The American People - American Redemption - CycleBlaze

January 26, 2013

The American People

I'm not sure if you noticed, but 2012 was an election year in the United States.

Overachievers that we are, we managed to turn a one-day event into a ten-month slog where campaigners spent six billion dollars trying to see how much they could annoy the shit out of anyone over the age of about 14. I think the point was to try and sway the decisions of the dozen or so voters who hadn't made up their minds the year before, but over time all of the words and platforms and ideologies started to run together into a steaming mass of red, white, and blue, so it was hard to tell. By the first half of September, if you decided to turn any debate, convention speech, or national newscast into a drinking game and chose terms like "the middle class," "our children," or "good jobs," you were sure to wake up in the morning with a severe hangover, probably somewhere other than your bed.

But if you had something more serious in mind, like tanking yourself to the point of blacking out, and you wanted to make it happen in less than an hour, one phrase beat them all: the American people.

It's the perfect political saying. It's broad, it sounds powerful, it evokes flags and bald eagles and mountains, and at the same time it means nothing at all. If you take away the fact that we all live inside an area painted the same color on a world map, the only thing Americans have in common is that we will always and forever disagree about everything. The right to keep and bear arms shall not be infringed; guns should be illegal. Turn your wants and dreams into reality today; live modestly and save for retirement. Eat less meat; eat more meat. Technology brings us closer together; technology pushes us apart. It's football or baseball, dogs or cats, Android or Apple, buy or rent, boobs or butts. The two most popular colors for cars in this country are white and black. If you ask a group of bicycle riders of any decent size to decide whether it's safer to ride with or without a helmet, it won't take long before emotions run high and someone takes a pedal wrench to the side of the head. Division defines us.

Pro-helmet.
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Well, almost. It turns out there's one aspect of American culture capable of bringing us together. It cuts across the lines of gender and race. It casts aside geography and political affiliation. It even has the ability to turn education, income inequality, and religious beliefs into non-issues. Most everyone in the United States, it seems, can agree on one thing: getting older is fucking terrible.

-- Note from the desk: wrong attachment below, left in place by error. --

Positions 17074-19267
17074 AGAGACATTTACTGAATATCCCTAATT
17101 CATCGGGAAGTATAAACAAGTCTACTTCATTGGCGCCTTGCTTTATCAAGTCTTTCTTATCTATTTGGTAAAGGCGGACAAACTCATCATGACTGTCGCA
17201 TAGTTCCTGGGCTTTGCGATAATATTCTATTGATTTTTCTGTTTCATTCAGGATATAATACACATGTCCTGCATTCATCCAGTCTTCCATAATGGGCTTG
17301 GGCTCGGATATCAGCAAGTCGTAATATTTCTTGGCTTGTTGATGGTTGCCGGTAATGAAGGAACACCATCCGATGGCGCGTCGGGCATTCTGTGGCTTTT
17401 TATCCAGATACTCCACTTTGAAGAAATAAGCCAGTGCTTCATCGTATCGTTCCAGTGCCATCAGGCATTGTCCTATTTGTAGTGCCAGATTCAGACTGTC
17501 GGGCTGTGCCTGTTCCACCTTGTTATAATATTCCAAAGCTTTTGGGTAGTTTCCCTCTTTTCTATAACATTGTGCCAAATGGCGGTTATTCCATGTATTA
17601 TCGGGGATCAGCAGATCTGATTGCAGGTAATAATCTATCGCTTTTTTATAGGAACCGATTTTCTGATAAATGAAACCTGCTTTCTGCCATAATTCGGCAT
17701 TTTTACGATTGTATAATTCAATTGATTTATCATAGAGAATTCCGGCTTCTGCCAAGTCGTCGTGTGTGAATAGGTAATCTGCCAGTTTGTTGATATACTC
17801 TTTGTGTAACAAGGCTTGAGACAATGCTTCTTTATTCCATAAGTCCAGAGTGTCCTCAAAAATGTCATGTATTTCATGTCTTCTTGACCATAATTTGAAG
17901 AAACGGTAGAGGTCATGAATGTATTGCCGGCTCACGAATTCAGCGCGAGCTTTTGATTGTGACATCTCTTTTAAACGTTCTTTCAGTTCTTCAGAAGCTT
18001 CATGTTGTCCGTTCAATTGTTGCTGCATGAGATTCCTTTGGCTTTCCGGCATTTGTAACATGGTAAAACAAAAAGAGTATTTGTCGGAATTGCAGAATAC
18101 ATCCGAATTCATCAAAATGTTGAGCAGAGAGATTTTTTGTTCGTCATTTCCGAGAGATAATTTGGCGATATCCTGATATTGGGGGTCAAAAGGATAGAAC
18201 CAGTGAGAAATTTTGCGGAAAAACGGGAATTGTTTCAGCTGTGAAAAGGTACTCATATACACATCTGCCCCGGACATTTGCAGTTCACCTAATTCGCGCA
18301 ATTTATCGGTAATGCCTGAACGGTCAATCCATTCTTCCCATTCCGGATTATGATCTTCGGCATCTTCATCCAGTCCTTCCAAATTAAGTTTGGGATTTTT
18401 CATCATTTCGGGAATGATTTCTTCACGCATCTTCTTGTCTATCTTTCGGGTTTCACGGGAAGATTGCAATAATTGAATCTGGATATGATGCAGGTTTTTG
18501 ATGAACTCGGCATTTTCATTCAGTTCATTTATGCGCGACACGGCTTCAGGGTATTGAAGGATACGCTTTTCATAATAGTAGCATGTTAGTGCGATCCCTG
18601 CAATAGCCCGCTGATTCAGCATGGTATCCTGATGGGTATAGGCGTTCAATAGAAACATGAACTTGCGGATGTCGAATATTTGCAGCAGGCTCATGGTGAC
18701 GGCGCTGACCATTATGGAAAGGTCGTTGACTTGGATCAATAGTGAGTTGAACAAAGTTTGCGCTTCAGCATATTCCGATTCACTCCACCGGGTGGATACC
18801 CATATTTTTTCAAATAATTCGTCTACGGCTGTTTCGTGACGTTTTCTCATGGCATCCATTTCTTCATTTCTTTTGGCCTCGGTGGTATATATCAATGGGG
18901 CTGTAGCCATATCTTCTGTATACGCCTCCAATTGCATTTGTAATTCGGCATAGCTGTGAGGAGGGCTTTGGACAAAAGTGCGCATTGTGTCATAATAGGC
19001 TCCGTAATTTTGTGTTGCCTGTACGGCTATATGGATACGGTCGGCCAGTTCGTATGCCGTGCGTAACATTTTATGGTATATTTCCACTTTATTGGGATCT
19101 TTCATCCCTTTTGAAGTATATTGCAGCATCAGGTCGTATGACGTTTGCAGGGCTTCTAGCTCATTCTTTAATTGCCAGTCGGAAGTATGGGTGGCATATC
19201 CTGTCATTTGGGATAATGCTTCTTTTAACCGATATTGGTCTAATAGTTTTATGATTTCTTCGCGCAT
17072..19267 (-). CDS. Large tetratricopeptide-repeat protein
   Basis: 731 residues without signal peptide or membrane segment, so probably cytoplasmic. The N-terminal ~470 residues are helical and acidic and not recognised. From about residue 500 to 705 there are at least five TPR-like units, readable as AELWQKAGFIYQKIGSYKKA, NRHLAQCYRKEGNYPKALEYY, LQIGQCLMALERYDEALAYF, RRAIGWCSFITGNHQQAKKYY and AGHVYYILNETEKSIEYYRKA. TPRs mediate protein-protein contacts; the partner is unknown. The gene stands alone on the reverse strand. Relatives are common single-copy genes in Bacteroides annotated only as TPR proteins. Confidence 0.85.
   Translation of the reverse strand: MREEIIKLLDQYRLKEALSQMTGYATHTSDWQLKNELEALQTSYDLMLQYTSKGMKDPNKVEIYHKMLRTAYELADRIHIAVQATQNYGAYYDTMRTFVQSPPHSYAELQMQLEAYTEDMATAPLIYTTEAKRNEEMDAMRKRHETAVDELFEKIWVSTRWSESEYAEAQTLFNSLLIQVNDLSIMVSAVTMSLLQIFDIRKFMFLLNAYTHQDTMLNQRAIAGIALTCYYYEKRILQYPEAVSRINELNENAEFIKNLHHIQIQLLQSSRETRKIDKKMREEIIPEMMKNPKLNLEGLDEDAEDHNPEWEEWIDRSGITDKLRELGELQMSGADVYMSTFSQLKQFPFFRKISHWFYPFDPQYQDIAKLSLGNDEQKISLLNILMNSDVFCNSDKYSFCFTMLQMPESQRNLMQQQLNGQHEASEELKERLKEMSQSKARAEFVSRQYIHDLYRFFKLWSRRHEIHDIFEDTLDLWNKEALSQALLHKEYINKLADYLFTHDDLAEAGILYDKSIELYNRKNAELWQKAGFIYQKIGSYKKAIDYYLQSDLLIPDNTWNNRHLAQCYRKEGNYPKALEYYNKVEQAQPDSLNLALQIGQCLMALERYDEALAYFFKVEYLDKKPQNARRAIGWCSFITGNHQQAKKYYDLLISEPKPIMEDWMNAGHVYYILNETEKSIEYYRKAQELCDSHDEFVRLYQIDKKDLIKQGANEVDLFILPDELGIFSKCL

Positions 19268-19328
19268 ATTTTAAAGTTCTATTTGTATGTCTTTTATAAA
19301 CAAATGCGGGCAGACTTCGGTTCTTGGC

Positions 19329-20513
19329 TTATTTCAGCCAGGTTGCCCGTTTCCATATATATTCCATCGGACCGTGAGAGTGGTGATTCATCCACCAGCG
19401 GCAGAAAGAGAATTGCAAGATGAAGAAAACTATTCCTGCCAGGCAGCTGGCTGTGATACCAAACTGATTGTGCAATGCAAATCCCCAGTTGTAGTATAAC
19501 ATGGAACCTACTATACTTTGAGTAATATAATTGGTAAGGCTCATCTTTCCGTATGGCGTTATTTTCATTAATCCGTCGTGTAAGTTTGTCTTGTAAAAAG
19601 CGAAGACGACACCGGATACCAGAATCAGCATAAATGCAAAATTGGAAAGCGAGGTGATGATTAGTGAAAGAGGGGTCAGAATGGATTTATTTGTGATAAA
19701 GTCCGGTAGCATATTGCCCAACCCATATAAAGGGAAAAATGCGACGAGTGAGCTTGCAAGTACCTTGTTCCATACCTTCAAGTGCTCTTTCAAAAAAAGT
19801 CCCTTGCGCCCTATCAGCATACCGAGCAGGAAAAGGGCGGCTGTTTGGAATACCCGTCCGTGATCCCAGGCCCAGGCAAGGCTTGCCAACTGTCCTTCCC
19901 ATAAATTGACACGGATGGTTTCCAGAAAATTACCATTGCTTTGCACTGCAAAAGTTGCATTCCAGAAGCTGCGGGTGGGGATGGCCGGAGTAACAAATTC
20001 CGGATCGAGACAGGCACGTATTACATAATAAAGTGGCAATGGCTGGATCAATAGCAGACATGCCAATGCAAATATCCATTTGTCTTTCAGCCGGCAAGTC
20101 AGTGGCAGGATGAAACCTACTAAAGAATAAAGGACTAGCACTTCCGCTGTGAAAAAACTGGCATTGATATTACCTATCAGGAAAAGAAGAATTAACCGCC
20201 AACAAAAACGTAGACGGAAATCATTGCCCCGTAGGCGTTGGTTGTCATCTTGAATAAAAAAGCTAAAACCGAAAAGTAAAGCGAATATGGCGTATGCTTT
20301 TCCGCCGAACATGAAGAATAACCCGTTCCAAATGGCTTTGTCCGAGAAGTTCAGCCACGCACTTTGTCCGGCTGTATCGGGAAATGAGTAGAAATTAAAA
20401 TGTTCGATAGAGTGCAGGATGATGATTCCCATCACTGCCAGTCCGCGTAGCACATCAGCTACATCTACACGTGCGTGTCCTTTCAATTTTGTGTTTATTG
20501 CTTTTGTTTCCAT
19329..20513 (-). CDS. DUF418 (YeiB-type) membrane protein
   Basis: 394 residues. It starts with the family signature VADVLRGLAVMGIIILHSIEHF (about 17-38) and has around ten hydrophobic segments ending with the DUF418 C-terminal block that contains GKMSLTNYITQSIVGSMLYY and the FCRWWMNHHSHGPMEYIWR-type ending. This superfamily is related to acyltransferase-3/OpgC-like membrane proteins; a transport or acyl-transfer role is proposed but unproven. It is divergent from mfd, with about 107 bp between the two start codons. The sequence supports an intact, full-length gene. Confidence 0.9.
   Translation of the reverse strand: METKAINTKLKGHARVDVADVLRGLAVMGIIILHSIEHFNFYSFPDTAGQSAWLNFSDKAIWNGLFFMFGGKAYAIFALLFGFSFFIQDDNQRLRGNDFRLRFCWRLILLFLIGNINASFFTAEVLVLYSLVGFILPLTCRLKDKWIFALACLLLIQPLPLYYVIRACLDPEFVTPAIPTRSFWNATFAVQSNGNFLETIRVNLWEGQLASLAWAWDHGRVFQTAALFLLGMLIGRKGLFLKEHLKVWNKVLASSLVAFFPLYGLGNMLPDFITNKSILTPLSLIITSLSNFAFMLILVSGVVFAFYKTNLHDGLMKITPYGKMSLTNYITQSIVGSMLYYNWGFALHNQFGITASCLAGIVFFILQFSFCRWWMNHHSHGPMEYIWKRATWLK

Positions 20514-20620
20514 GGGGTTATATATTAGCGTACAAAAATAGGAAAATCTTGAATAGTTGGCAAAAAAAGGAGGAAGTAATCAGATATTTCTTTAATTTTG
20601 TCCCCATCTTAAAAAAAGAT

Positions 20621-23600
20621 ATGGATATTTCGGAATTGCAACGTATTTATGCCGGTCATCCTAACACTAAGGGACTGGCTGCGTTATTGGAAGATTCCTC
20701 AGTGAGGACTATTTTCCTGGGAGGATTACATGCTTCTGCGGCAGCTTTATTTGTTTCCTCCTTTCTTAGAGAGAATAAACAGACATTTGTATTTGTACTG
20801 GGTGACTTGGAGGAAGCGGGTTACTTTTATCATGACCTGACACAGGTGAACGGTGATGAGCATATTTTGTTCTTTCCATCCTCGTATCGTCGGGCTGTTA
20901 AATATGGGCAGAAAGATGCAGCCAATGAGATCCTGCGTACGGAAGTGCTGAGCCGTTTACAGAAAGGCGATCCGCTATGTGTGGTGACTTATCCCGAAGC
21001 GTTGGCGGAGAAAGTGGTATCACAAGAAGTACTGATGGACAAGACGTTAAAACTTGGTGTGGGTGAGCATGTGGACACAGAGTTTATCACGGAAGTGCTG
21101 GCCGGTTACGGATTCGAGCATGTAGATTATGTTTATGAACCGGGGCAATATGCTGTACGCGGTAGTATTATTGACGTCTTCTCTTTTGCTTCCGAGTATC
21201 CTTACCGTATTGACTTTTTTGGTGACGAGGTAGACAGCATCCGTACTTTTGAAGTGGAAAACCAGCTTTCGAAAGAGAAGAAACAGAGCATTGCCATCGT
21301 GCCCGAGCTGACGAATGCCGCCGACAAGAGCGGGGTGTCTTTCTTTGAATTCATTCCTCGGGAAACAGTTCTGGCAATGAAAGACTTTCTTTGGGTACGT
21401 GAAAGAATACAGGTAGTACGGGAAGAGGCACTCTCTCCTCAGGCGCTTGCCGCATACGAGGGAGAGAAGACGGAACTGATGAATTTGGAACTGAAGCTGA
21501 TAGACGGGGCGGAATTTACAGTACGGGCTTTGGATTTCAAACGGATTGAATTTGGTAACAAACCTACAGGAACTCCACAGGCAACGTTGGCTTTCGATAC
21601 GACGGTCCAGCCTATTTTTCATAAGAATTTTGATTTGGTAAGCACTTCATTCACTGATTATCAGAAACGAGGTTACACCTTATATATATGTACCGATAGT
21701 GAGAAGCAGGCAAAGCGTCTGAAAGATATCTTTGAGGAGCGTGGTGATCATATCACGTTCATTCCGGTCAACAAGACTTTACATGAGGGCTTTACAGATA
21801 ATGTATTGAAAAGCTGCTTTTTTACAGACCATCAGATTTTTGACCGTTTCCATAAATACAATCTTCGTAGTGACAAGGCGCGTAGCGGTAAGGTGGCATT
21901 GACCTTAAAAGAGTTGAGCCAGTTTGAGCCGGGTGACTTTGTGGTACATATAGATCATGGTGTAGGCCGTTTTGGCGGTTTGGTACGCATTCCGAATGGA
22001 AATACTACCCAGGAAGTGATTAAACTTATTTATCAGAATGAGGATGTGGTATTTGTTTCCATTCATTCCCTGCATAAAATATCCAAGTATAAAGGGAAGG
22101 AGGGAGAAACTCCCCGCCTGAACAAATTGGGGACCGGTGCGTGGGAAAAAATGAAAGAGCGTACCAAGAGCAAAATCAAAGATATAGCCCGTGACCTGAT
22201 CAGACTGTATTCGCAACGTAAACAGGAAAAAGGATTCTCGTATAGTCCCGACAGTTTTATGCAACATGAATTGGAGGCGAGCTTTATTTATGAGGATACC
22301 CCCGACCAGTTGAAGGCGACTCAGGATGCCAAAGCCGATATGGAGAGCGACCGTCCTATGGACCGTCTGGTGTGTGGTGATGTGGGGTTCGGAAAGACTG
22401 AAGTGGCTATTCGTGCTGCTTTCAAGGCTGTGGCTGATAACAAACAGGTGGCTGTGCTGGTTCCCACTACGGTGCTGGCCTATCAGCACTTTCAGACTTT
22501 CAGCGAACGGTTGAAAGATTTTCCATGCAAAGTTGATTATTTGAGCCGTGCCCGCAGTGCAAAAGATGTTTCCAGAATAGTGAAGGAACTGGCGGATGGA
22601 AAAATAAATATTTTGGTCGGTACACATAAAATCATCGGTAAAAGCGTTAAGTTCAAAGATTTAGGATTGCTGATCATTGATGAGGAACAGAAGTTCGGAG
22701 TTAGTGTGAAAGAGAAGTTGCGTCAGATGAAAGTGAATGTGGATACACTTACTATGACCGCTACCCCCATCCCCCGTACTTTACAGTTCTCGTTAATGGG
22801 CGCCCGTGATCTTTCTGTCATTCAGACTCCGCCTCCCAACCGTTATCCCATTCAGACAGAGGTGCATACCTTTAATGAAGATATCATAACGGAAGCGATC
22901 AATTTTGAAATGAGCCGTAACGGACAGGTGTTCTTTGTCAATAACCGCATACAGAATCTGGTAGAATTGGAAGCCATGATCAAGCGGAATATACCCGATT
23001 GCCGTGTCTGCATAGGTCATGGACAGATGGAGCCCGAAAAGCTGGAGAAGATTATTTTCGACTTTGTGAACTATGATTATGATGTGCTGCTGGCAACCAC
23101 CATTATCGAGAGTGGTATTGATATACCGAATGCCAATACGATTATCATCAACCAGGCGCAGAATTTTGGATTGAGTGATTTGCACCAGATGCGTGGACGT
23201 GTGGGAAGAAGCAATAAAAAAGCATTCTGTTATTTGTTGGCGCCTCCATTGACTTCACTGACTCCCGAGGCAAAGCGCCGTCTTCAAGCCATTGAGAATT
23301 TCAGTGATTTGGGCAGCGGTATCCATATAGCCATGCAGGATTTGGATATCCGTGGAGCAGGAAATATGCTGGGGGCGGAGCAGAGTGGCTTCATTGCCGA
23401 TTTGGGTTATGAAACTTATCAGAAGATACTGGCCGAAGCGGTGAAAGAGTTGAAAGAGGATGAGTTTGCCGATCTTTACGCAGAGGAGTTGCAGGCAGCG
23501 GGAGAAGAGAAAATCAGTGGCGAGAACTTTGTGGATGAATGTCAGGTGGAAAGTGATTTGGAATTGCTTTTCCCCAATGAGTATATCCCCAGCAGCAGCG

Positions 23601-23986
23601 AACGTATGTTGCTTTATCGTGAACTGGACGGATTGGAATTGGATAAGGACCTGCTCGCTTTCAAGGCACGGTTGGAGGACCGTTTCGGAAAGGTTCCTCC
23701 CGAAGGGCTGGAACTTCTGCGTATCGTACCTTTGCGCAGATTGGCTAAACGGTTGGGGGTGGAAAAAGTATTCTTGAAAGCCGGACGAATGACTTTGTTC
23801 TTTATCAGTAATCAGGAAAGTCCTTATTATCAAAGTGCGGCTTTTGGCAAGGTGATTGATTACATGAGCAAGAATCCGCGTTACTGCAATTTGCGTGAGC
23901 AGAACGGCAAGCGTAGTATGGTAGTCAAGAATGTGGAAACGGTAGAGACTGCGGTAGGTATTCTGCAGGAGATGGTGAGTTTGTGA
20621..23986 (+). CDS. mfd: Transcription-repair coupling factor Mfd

That's the reason why I wouldn't recognize most of the women I work with if they showed up one morning without makeup. It's why we have pills to boost metabolism, pills to make painful joints feel less painful, and pills to give 70-year-old men the desire and ability to pester their wives for sex like they did when they were 25. It explains the billions of dollars spent every year on gels, creams, dyes, lotions, moisturizers, and other unguents designed cover up, reduce, or get rid of the things that might keep us from looking ten years younger than we really are. It's why we're ok with letting a doctor we've only just met use a quick blast of electromagnetic radiation to fix our soft-focusing eyeballs.

I remember passing through Miami two years ago and hearing a commercial play on the radio station coming from speakers mounted to the ceiling of a hole-in-the-wall pizza place. It advertised a long line of surgeries designed to help women who believe themselves to be damaged become less so in only a day, for just a few thousand dollars (credit cards accepted, payment plans available). In the same way you'd sell a phone or a motorhome, this group of doctors pitched breast lifts and tummy tucks. They also talked about magical sounding things like liposculpturing, the Brazilian butt lift, and vaginal rejuvenation. (A few months later I did some research on that last one. Big mistake. A way-too-long series of pictures on a plastic surgeon's website showed me everything. Everything. It turned my nose and eyebrows and mouth into a series of weird expressions I'd never felt before and haven't since. I still don't fully understand what I looked at, but it's something I can never un-see.)